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3D Breathable Sleep Mask - Product Review
One of the few things that everyone in the health and fitness world agree on is that SLEEP is probably the number one factor when it comes to a healthy lifestyle. Books like Matthew Walker’s Why We Sleep has demonstrated irrefutably that a lack of sleep basically destroys our health.
Walker writes “Routinely sleeping less than six or seven hours a night demolishes your immune system, more than doubling your risk of cancer. Insufficient sleep is a key lifestyle factor determining whether or not you will develop Alzheimer’s disease. Inadequate sleep – even moderate reductions for just one week – disrupts blood sugar levels so profoundly that you could be classified as pre-diabetic. Short sleeping increases the likelihood of your coronary arteries becoming blocked and brittle, setting you on a path toward cardiovascular disease, stroke, and congestive heart failure”.
I realise this all sounds pretty grim, but the importance of quality sleep really can’t be underemphasised. Some enlightened folks are even calling for doctors to prescribe it as medicine, so that people will start taking it seriously.
Enough with the depressing stuff, because let’s face it, life isn’t always conducive to good sleep (kids, stressful jobs and relationships, noisy neighbours etc) and the last thing you need to do is sleep even less stressing about whether you’re sleeping enough! But are there things that we can do to give ourselves the best chance possible for a good night’s sleep?
There’s a lot of good advice out there:
- Avoid looking at your screens before bedtime for as long as possible.
- Don’t eat too close to bedtime.
- Play pink noise on an app or try meditation.
- Make sure that your bedroom is cool enough.
- Wear blue-light blocking glasses.
- Sleep in a dark room.
These are all more or less manageable, but I’ve always found the “sleep in a dark room” advice to be a little challenging. Common suggestions include keeping devices out of the room (but what if there’s an emergency, or my phone is my alarm clock!), keep the door closed for outside light (well, the dog needs to go out), buy block-out curtains (this could turn into an expensive exercise or perhaps not practical if you’re renting). Not always as easy as we’d like to think.
The Science of Sleeping in the Dark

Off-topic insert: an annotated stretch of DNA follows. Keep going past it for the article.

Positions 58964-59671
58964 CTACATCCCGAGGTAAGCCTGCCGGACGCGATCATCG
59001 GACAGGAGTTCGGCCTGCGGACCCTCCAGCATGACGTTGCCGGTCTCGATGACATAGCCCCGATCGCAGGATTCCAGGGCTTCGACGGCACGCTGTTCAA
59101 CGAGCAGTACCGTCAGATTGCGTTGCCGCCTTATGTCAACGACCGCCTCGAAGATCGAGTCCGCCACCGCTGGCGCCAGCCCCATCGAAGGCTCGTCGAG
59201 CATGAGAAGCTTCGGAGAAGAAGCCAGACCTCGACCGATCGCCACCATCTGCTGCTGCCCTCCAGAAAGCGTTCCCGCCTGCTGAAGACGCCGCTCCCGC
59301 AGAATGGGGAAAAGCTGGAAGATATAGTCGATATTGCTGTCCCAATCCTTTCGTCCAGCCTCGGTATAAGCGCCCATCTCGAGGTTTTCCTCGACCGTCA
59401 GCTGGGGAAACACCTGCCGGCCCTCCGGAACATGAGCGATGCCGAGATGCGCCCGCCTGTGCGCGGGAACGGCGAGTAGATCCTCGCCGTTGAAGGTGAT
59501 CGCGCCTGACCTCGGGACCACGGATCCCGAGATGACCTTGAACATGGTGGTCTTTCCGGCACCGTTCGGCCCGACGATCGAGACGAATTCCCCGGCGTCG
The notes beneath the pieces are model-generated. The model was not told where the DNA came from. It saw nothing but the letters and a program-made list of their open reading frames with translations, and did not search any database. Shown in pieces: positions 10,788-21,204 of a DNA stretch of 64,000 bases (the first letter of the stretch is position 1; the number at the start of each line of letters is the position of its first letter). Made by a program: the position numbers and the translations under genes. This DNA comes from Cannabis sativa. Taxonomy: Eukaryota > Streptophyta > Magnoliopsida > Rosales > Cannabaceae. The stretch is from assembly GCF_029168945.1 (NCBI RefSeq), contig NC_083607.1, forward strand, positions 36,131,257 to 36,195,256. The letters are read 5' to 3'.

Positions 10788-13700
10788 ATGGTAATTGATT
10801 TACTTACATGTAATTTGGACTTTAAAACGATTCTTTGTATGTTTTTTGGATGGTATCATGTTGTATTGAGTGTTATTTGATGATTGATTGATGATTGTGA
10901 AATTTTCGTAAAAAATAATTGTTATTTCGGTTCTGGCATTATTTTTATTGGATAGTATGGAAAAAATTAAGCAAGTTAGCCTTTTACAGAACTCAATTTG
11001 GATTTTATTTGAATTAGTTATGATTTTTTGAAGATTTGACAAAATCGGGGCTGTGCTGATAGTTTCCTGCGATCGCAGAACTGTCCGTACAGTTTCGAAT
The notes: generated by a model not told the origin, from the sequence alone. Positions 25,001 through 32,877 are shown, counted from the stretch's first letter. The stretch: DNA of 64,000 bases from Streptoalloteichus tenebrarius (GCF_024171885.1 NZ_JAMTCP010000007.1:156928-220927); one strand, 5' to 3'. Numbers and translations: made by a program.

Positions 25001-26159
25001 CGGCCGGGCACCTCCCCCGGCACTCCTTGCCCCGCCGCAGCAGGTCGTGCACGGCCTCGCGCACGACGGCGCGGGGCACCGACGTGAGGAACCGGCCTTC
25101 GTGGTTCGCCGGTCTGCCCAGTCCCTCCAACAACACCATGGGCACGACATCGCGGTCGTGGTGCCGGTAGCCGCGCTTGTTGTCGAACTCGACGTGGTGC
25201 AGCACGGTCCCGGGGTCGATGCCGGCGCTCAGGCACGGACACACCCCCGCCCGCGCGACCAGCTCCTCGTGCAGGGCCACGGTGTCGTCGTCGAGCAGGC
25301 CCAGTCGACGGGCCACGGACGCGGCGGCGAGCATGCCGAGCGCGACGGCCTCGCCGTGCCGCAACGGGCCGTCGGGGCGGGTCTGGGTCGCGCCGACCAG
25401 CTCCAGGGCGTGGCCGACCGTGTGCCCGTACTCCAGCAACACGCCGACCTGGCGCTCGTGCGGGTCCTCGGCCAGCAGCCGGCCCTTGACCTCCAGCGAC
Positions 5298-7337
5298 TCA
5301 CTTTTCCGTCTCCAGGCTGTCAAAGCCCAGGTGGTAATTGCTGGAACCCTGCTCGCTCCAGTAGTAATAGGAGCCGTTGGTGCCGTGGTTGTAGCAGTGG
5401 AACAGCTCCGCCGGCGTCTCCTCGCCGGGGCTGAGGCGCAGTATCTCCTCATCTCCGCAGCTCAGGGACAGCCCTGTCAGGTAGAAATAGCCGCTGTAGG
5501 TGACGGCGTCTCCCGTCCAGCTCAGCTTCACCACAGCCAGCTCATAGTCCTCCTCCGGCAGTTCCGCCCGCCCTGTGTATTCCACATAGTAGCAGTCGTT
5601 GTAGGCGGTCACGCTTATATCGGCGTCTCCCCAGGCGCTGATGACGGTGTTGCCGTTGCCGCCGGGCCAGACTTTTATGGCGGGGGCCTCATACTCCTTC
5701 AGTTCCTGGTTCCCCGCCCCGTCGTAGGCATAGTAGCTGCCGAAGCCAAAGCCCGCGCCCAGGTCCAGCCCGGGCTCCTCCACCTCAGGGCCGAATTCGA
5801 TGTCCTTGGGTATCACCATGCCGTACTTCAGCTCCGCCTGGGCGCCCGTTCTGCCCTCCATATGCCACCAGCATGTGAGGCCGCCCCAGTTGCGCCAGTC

Each of us has an internal clock, which is called the circadian rhythm. It's a biological mechanism that regulates our sleep-wake cycles. When it's disrupted, it affects both the quality and quantity of our sleep.
The pineal glands in our brains produce a serotonin-derived hormone called melatonin, which is the hormone which regulates this sleep-wake cycle. It signals to your body that sleep time is approaching, so it causes you to start feeling sleepy, your muscles to relax and your body temperature to drop. After sundown, melatonin is automatically increasing and will peak at around 3am. As the sun rises, melatonin levels start to drop and remain low during daytime.
The reality of our modern lives is that we are mega-exposed to blue light, and blue light has the ability to block melatonin. Blue light is what we get from the sun (telling our bodies to wake up) but also in screens, indoor lights and all manner of other artificial lighting. This means that when we are exposed to them at night-time, our bodies are kinda confused because our hormones think that it’s daytime, so you should be awake.
Light is the most important external factor which affects our ability to fall asleep, stay asleep and enjoy quality of sleep (i.e. enough REM and deep sleep). This wasn’t an issue before the advent of electricity, because natural outside light doesn’t contain blue light.
Research shows that if you’re in a fully lit room right before bedtime, you will have a delayed and shortened production of melatonin compared to dim lighting. Any exposure to light at night which results in poor sleep has further been linked to:
- Depression and anxiety: blue light impacts mood and a lack of sleep makes you irritable
- Obesity and weight gain: obesity is more prevalent in people who sleep with the TV or a light on and it also makes us more susceptible to further weight gain, especially as you’re prone to eat more the next day or eat too close to bedtime